ACCC urges Aussies to switch mortgages

The ACCC has released its Home loan price inquiry report, which reports that many Australians are needlessly paying far more than they need to on their mortgages and recommends they switch lenders to obtain a lower rate:

The final report of the ACCC’s Home loan price inquiry highlights that many borrowers could save money by seeking a lower rate from their existing lender or switching to a new lender…

“A significant number of Australian home loan borrowers have not switched lenders for several years, yet they stand to save so much money by doing so,” ACCC Chair Rod Sims said.

“There are factors standing in the way of home loan borrowers switching lenders, such as a lack of clear and transparent pricing, as well as inconvenience and time costs, but for many borrowers switching will be worth the effort”…

The ACCC found that, as at September 2020, borrowers with home loans between three and five years old paid on average about 58 basis points more than the average interest rate paid for new loans. Such a borrower with a home loan of $250,000 could save more than $1,400 in interest in the first year by switching to a loan with the lower, average interest rate paid for new loans. Over the remaining term of the loan, that borrower could save more than $17,000 in interest.

The next graphic is instructive. It shows clearly that the older the mortgage, the higher in interest rate (other things equal):

For example, borrowers with mortgages more than 10 years old were, on average, paying more than 1% more than the average interest rate paid for new home loans.

The next chart, which shows average mortgage interest rates over time by vintage, also shows that this relationship between mortgage age and interest rate has been a long-term feature of the Australian home loan market:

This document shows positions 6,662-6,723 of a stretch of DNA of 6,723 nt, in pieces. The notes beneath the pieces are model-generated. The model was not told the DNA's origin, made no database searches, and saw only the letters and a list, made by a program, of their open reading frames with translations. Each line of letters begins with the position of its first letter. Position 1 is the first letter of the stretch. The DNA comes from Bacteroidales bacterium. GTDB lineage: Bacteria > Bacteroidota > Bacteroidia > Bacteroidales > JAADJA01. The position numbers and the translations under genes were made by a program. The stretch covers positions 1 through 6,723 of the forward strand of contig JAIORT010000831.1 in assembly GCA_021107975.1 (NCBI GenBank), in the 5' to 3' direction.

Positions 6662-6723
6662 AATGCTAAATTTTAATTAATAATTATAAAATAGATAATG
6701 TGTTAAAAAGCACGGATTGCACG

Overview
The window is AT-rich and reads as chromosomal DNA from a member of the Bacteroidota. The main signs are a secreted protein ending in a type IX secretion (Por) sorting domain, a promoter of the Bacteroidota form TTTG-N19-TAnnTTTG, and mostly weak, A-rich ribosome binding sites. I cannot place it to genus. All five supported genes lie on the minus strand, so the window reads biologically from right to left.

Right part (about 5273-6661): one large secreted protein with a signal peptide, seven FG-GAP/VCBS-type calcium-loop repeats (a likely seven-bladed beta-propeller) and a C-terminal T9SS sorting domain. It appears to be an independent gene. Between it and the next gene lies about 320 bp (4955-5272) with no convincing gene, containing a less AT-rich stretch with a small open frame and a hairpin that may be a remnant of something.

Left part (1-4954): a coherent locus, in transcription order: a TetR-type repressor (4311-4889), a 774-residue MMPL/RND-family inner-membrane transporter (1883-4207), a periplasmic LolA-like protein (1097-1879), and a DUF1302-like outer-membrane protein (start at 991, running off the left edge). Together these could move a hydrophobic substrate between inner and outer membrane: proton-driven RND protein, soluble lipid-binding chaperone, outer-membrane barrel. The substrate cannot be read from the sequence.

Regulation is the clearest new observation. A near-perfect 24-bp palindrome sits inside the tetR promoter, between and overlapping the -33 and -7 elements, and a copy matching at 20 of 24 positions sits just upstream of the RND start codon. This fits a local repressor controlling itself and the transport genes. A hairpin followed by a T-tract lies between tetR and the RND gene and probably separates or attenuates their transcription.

Clearly, anybody with a mortgage paying above 3% should actively pursue a better deal. A few phone calls could save you thousands.

Unconventional Economist
Latest posts by Unconventional Economist (see all)


  1. TheRedEconomistMEMBER

    All good if you still have a full time gig.

    But if you are now either contracting, on reduced hours or Job seeker, then you have to stay with your incumbent provider as you are not going to get finance anywhere else.

  2. Loans should be transferable. That is, I ring X lender, they look at my loan online and they make me an offer. Same loan number etc.

    At the moment it’s so complicated transferring loans.

    Let them auction for our business. Everything is competition based except when it comes to big business gouging us.

    Insurance is off the scale. I had increases of over 40% on houses after the fires.

    • +1 completely agree. Not to mention all the jargon around home loans and comparable rates* disclaimers etc.. it’s a jungle. Deliberately made confusing to keep the punters at a disadvantage. I’m sure of it.

      • Comparable rate on $150,000. Who the f*k has a mortgage for only $150K (excluding you Gavin) ??

        • Only ugly non successful types like me have small debt. Go big or go home as Reusa would say.

    • Not totally opposed to this but it will mean greater up front costs. Possibly with some sort of time frame penalty/lock in like phone contracts if you don’t pay the larger upfront costs and it could work?

  3. Discussed with a neighbor about this and even though they work for one of the big 4 they would still have to fork out $25k in break fees to get the lower rate. Over all it didn’t work out.

    • Hmm, I thought that excessive break fees were removed by the ACCC/BankingRoyCom as being a restriction on trade/anticompetitive, or something like that….